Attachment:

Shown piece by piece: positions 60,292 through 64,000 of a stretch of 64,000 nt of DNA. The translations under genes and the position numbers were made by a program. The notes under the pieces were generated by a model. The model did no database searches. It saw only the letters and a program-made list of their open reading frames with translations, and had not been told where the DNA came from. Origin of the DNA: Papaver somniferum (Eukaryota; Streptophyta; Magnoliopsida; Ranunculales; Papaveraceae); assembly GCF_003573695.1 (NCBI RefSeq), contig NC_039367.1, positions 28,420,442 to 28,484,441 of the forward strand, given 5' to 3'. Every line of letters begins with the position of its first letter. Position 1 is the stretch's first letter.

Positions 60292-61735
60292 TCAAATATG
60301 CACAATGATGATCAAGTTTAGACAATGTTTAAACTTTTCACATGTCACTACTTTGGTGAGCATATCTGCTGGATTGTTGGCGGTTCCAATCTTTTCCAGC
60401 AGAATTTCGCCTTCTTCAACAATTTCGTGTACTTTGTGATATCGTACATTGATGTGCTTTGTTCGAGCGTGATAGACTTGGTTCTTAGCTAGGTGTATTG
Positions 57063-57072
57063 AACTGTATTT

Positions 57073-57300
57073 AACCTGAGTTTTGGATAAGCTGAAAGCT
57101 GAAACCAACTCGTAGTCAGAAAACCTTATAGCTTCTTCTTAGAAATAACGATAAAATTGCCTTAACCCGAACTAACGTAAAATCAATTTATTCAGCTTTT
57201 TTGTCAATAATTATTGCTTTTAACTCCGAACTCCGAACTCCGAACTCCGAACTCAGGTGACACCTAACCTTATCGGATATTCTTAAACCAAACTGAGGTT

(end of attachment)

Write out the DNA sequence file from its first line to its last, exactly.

Shown piece by piece: positions 60,292 through 64,000 of a stretch of 64,000 nt of DNA. The translations under genes and the position numbers were made by a program. The notes under the pieces were generated by a model. The model did no database searches. It saw only the letters and a program-made list of their open reading frames with translations, and had not been told where the DNA came from. Origin of the DNA: Papaver somniferum (Eukaryota; Streptophyta; Magnoliopsida; Ranunculales; Papaveraceae); assembly GCF_003573695.1 (NCBI RefSeq), contig NC_039367.1, positions 28,420,442 to 28,484,441 of the forward strand, given 5' to 3'. Every line of letters begins with the position of its first letter. Position 1 is the stretch's first letter.

Positions 60292-61735
60292 TCAAATATG
60301 CACAATGATGATCAAGTTTAGACAATGTTTAAACTTTTCACATGTCACTACTTTGGTGAGCATATCTGCTGGATTGTTGGCGGTTCCAATCTTTTCCAGC
60401 AGAATTTCGCCTTCTTCAACAATTTCGTGTACTTTGTGATATCGTACATTGATGTGCTTTGTTCGAGCGTGATAGACTTGGTTCTTAGCTAGGTGTATTG
Positions 57063-57072
57063 AACTGTATTT

Positions 57073-57300
57073 AACCTGAGTTTTGGATAAGCTGAAAGCT
57101 GAAACCAACTCGTAGTCAGAAAACCTTATAGCTTCTTCTTAGAAATAACGATAAAATTGCCTTAACCCGAACTAACGTAAAATCAATTTATTCAGCTTTT
57201 TTGTCAATAATTATTGCTTTTAACTCCGAACTCCGAACTCCGAACTCCGAACTCAGGTGACACCTAACCTTATCGGATATTCTTAAACCAAACTGAGGTT